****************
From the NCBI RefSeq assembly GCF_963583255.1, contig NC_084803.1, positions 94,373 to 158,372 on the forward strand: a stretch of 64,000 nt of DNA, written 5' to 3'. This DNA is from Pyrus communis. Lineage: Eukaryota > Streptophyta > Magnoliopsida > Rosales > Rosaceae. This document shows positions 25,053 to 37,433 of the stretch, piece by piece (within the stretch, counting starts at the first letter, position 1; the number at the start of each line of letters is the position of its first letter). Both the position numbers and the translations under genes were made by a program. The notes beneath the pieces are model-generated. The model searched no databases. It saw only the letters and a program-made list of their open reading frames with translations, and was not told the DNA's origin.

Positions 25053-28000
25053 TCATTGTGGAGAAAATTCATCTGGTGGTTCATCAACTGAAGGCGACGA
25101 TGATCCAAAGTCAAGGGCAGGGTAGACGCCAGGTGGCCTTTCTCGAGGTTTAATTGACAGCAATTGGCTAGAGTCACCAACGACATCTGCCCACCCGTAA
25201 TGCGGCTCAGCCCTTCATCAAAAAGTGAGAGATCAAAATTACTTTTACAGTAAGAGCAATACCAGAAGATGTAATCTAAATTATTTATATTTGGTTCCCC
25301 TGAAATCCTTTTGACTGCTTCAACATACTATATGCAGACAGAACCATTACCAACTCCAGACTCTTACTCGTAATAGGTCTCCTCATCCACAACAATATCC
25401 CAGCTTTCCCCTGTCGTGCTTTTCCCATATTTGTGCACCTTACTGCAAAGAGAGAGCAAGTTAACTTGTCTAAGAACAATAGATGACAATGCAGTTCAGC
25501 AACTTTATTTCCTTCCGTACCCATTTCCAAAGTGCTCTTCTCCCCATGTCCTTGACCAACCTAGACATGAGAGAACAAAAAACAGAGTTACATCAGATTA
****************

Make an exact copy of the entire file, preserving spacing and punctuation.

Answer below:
From the NCBI RefSeq assembly GCF_963583255.1, contig NC_084803.1, positions 94,373 to 158,372 on the forward strand: a stretch of 64,000 nt of DNA, written 5' to 3'. This DNA is from Pyrus communis. Lineage: Eukaryota > Streptophyta > Magnoliopsida > Rosales > Rosaceae. This document shows positions 25,053 to 37,433 of the stretch, piece by piece (within the stretch, counting starts at the first letter, position 1; the number at the start of each line of letters is the position of its first letter). Both the position numbers and the translations under genes were made by a program. The notes beneath the pieces are model-generated. The model searched no databases. It saw only the letters and a program-made list of their open reading frames with translations, and was not told the DNA's origin.

Positions 25053-28000
25053 TCATTGTGGAGAAAATTCATCTGGTGGTTCATCAACTGAAGGCGACGA
25101 TGATCCAAAGTCAAGGGCAGGGTAGACGCCAGGTGGCCTTTCTCGAGGTTTAATTGACAGCAATTGGCTAGAGTCACCAACGACATCTGCCCACCCGTAA
25201 TGCGGCTCAGCCCTTCATCAAAAAGTGAGAGATCAAAATTACTTTTACAGTAAGAGCAATACCAGAAGATGTAATCTAAATTATTTATATTTGGTTCCCC
25301 TGAAATCCTTTTGACTGCTTCAACATACTATATGCAGACAGAACCATTACCAACTCCAGACTCTTACTCGTAATAGGTCTCCTCATCCACAACAATATCC
25401 CAGCTTTCCCCTGTCGTGCTTTTCCCATATTTGTGCACCTTACTGCAAAGAGAGAGCAAGTTAACTTGTCTAAGAACAATAGATGACAATGCAGTTCAGC
25501 AACTTTATTTCCTTCCGTACCCATTTCCAAAGTGCTCTTCTCCCCATGTCCTTGACCAACCTAGACATGAGAGAACAAAAAACAGAGTTACATCAGATTA